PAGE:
As parents age, it’s natural that their physical and mental abilities decline. Many adult children however, wrestle with knowing when their parents’ decline is far enough along that it may be time to get them additional support or place them in an assisted living home. Like so many health issues, there’s no single indicator. Rather, knowing your parent and visiting them at home periodically will allow you to spot a variety of signs that, collectively, may indicate they’re beginning to struggle.
If you don’t live nearby, consider speaking to others who know your loved one. Old friends and close relatives can share their sense of how the person is faring. You also may be able to speak with a parent’s primary doctor with their permission. A more formal approach would be to seek the evaluation of a social worker or professional geriatric care manager. While your loved one may resist this idea, try suggesting it as a professional (and neutral) second opinion, or ask their doctor to “prescribe” it.
While you are speaking with or visiting your parents, keep these topics in mind.
1. Personal care: Notice any changes in your loved one’s standards of personal care. This can range from appearing disheveled and unkempt to less frequent bathing or not changing their clothing often. Not eating properly would also fall in this category. Look for stale, expired, or spoiled foods in the kitchen or whether there is a change in the balance of fresh foods to more packaged or frozen goods. Perhaps there is an increased use of takeout or simpler styles of cooking. Has your loved one experienced noticeable weight loss or weight gain? Either can be an indicator of other medical or mental issues, such as diabetes or dementia.
2. Mobility. Has there been an increase in the number of falls and accidents of a senior loved one? Perhaps they feel more frail when you hug them, or they appear unsteady or unable to balance themselves. Other signs would be having difficulty rising from a chair or bed, going up and down stairs, or getting around their home. If a loved one is using a wheelchair, the move to a facility with adequate space as well as personnel who can safely transfer the person to and from the wheel chair is an important health consideration.
3. Household care. Household neglect can become both a safety and health problem, whether it’s spoiled food, overflowing trash, dead plants, more than usual clutter, piles of laundry or dirty dishes, and neglected pet care tasks such as emptying the cat’s litter box. Notice whether a loved one cleans one or two key areas of the home but not other rooms, which might provide a clue that housekeeping is becoming difficult.
4. Home maintenance. Every home owner knows maintaining a home takes lots of work. Check for piled up mail or newspapers as well as home and yard maintenance that isn’t being kept up. Also be sure to check whether the appliances and smoke detectors are in good working order and for any signs of a kitchen fire, such as charred knobs or singed pot bottoms, towels or pot holders.
5. Money. When determining if a loved one is having difficulty managing their finances look for piles of unopened mail and personal letters, multiple unpaid bills, overdue notices, or a large volume of receipts or thank you letters from charitable organizations. Overdrawn bank accounts may mean that they have paid bills multiple times or fallen victim to a scam.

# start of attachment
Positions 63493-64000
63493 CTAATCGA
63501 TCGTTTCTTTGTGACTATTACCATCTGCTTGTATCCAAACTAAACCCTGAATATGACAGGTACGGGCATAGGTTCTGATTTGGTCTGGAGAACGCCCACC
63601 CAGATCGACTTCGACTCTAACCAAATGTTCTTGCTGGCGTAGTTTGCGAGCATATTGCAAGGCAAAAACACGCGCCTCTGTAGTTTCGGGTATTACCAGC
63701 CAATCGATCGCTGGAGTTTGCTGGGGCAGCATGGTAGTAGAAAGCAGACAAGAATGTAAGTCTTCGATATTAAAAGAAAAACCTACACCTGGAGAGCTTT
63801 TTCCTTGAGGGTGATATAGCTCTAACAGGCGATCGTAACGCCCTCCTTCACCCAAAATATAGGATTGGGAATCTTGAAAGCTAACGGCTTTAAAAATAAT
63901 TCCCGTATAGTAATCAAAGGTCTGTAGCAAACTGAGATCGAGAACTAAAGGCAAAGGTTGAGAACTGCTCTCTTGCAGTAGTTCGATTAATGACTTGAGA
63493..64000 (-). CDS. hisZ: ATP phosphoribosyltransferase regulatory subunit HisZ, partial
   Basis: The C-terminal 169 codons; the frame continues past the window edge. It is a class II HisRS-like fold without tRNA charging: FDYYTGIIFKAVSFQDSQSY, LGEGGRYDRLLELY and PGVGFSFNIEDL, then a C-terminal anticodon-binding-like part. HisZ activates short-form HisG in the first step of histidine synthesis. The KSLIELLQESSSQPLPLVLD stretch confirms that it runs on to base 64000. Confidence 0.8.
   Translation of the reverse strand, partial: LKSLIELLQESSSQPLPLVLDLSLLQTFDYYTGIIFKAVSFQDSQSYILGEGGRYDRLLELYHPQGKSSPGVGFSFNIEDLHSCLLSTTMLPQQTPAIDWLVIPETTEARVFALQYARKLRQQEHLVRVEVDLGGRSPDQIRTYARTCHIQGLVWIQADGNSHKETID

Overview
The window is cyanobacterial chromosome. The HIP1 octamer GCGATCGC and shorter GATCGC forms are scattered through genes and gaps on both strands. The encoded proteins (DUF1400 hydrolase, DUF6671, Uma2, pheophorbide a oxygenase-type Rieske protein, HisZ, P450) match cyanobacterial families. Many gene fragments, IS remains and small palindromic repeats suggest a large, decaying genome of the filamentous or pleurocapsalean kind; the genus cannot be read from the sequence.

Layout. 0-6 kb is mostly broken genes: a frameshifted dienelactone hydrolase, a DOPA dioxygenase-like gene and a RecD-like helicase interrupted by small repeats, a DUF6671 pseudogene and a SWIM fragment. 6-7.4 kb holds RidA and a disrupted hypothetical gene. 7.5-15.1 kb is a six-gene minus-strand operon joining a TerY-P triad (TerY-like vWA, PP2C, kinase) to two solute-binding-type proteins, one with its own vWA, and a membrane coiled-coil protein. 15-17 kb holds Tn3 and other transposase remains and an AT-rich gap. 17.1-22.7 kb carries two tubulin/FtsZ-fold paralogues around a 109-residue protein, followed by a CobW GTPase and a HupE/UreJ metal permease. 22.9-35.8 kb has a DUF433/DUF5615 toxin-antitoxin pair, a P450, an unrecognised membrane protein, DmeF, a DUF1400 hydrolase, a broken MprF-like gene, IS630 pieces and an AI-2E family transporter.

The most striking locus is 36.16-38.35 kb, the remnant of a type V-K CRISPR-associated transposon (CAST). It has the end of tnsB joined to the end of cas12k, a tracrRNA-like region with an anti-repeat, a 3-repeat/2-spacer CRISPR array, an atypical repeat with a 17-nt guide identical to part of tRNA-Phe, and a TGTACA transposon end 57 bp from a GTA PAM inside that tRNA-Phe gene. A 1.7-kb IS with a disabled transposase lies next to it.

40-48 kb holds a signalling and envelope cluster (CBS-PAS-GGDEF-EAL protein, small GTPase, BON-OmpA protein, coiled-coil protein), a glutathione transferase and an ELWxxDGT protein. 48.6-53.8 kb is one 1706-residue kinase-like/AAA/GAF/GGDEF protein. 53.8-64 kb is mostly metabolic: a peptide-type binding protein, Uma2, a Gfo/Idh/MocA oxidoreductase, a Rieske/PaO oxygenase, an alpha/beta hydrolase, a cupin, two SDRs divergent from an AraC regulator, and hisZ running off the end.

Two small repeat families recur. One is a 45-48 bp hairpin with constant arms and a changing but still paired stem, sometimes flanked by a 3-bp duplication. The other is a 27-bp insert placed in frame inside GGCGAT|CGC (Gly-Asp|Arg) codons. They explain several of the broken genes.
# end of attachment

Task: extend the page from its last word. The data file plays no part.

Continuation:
6. Driving. Take a drive with your loved one behind the wheel, if possible. As you get in, notice if there are any more nicks, dents or body damage than previous, which may reflect signs of careless driving. Check the dashboard to determine if the vehicle has sufficient oil, gas, antifreeze, windshield-wiper fluid or any warning lights. Also notice if they promptly fasten their seat belt, exhibit signs of anxiety or distraction while driving, or whether their driving is impaired, such as driving too close or too slow (see 8 Ways to Assess Your Parent’s Driving).
7. Cognitive decline. Signs of mild cognitive impairment may be taking medications incorrectly or forgetting to take them, not able to fix a meal, leaving on the stove or oven and/or not remembering to eat. Confusion, poor judgment, difficulty following directions, and needing many prompts or reminders are also clues that your loved one needs additional support to keep them safe and healthy.
8. Change in personality. Notice if your loved one is withdrawing from friends and social activities or giving up hobbies as these could be signs of increasing loneliness and depression. Ask if they have social events planned with their friends or neighbors and when they last left the house. Are they continuing to participate in religious activities and clubs they belong to? There may be good reasons they are not participating, but significant changes in social activity may mean social isolation and other emotional concerns.
9. Behavior /Wandering. Seniors with dementia or Alzheimer’s disease may progress to the point where they begin wandering, or exhibit behavioral problems such as aggression or anger.
10. Caregiver stress. Often, family members come to realize that their parent’s needs have gone beyond the caregiver’s physical or emotional capabilities, particularly if a loved one has dementia. Sometimes making the decision to move a loved one to an assisted living facility is about taking care of the caregiver and other members of the family who may be feeling the collective strain as well as providing the level of care now needed for a senior family member.
If you notice a loved one is exhibiting a variety of the items mentioned above, it may be time to consider placing them in an assisted living home. Advisors at Priority Placement Services would be pleased to help you locate the ideal new home for your loved one.
By Cathy Chlarson, June 16, 2016